Man Mohan Kapur
(9 June 1931–3 August 2021)
Professor Man Mohan Kapur was among the first surgeons in India to dream of establishing Endocrine Surgery as a subspecialty of general surgery. He was born on 9 June 1931, in Lahore, now in Pakistan. After his schooling at Lahore, he graduated from the Government Medical College, Calcutta (now Kolkata), and then went to the UK to pursue further education. After receiving a Fellowship of the Royal College of Surgeons of Edinburgh, he started his career in surgery at Sheffield University, where his association with Dr Selwyn Taylor (b. 1913) set him off on a lifelong pursuit of excellence in Endocrine Surgery, as well as a passion for sharing his knowledge through writing textbooks. He returned to India and, in 1963, joined the recently set up public hospital and research centre, All India Institute of Medical Sciences, New Delhi (AIIMS).
At AIIMS he headed a unit that provided advanced surgical service from 1972, and went on to become Professor of Surgery. Expanding the field of Endocrine Surgery, and researching and addressing male infertility and contraception, remained his major interests. He was instrumental in establishing Endocrine Surgery as a specialty, especially in northern India, in recognition of which he was conferred the Lifetime Achievement award by the Asian Association of Endocrine Surgeons. He was also the recipient of the Commonwealth Fellowship, the WHO Visiting Scientist Award, and the Oration of the Endocrine Society of India.
He had a unique way of teaching, always encouraging, prompting his students to learn more, go beyond their comfort zones, strive high. During tense surgical procedures, he would share anecdotes and the operation theatre would light up with laughter and ease under his guidance. He was pleasant and cordial in the wards, with patients and juniors alike. In operation theatres and in treatment discussions, he listened carefully, bringing out the best in his team. He had a subtle way of making his opinion heard and considered, without dismissing the other person’s point of view. There was a pleasantness in his demeanour and way of being with others, and this enhanced both patient care and work environment. His Nikon camera was his constant companion during ward rounds and in operation theatres; his patient record-keeping was so meticulous that these records are referred to even today.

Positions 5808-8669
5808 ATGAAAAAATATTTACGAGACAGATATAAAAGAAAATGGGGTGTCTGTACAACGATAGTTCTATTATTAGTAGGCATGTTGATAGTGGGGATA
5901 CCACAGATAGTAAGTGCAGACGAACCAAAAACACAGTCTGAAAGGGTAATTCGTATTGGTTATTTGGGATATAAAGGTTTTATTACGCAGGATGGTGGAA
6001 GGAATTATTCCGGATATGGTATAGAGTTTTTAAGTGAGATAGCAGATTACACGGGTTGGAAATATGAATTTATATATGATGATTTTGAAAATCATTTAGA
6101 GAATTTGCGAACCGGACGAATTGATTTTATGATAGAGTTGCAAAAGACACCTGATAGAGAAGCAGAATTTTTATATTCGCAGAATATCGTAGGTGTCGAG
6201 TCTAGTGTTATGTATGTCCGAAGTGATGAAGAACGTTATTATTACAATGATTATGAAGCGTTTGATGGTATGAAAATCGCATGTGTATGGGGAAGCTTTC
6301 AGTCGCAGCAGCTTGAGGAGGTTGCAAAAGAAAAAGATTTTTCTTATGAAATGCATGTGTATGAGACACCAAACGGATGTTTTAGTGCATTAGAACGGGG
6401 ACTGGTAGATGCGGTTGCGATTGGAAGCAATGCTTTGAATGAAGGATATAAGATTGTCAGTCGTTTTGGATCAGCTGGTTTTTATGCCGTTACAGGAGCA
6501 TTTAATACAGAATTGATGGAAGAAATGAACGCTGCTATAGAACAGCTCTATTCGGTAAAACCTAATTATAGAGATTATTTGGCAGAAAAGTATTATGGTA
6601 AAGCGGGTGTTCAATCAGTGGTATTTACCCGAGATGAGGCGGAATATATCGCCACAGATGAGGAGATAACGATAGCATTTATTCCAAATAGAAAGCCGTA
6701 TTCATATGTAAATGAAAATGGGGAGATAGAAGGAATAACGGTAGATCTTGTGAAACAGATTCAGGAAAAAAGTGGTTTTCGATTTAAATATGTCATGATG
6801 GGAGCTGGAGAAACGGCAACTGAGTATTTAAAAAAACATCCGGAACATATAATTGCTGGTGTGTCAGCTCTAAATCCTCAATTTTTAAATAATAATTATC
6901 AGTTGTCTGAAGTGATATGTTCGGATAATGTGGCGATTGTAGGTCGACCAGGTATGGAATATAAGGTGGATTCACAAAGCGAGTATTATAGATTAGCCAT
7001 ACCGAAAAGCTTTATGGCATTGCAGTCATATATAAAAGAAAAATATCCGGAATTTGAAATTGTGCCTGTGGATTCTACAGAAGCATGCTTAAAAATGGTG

The virtues of his teaching were imbibed in his students’ personalities; he shaped them and snatches of him are reflected in many doctors to this day. About three dozen postgraduates were trained in his unit till his voluntary retirement in 1988. He had a deep interest in medical education and served as Sub-Dean at the AIIMS. He introduced community orientation to the training programme of medical undergraduates. He served as an examiner for universities in India and the Royal College of Surgeons. He published extensively in scientific journals, and wrote on surgery and healthcare. He published six textbooks on surgical instruments and operative procedures.
Dr M.M. Kapur was closely associated with male reproduction projects in collaboration with the WHO Collaborating Centre on Reproductive Technologies (CCRT). He was one of the earliest surgeons in India to practise microsurgical reversal of obstructive azoospermia. In 1986, he joined the WHO and served as team leader of a project providing quality assurance in clinical contraceptive services in Bangladesh. He later served as Regional Advisor of Medical Research at the WHO Regional Office in Delhi. He was a member of the steering committee of the WHO task force on Male Methods of Fertility Regulation at Geneva.
He was a good orator, handsome and always immaculately dressed. He was a generous host, and those of us who had the privilege of working with him still savour the wonderful invitations to his home and the delightful food he shared. An outdoor person, he loved playing squash.
After his retirement, he continued his interest in the practice of medicine and its changing trends in India. He maintained a blog to keep in touch with members of the medical fraternity and his students. His popularity and the respect the fraternity had for him was evident in the responses he received on social media.
He faced some medical problems in the latter years of his life, but that did not deter him from being socially and professionally active. He was in the process of giving final touches to two books on his favourite subjects—surgical instruments and surgical techniques. His colleagues and students of the past five decades gathered online, and celebrated his ninetieth birthday with him. It was to be our last meeting.
He left this world on 3 August 2021 after giving decades to the profession and inspiring the younger generation of doctors. He will be missed.
He is survived by his wife, Dr (Mrs) Puja Kapur, two daughters, a son, and four grandchildren.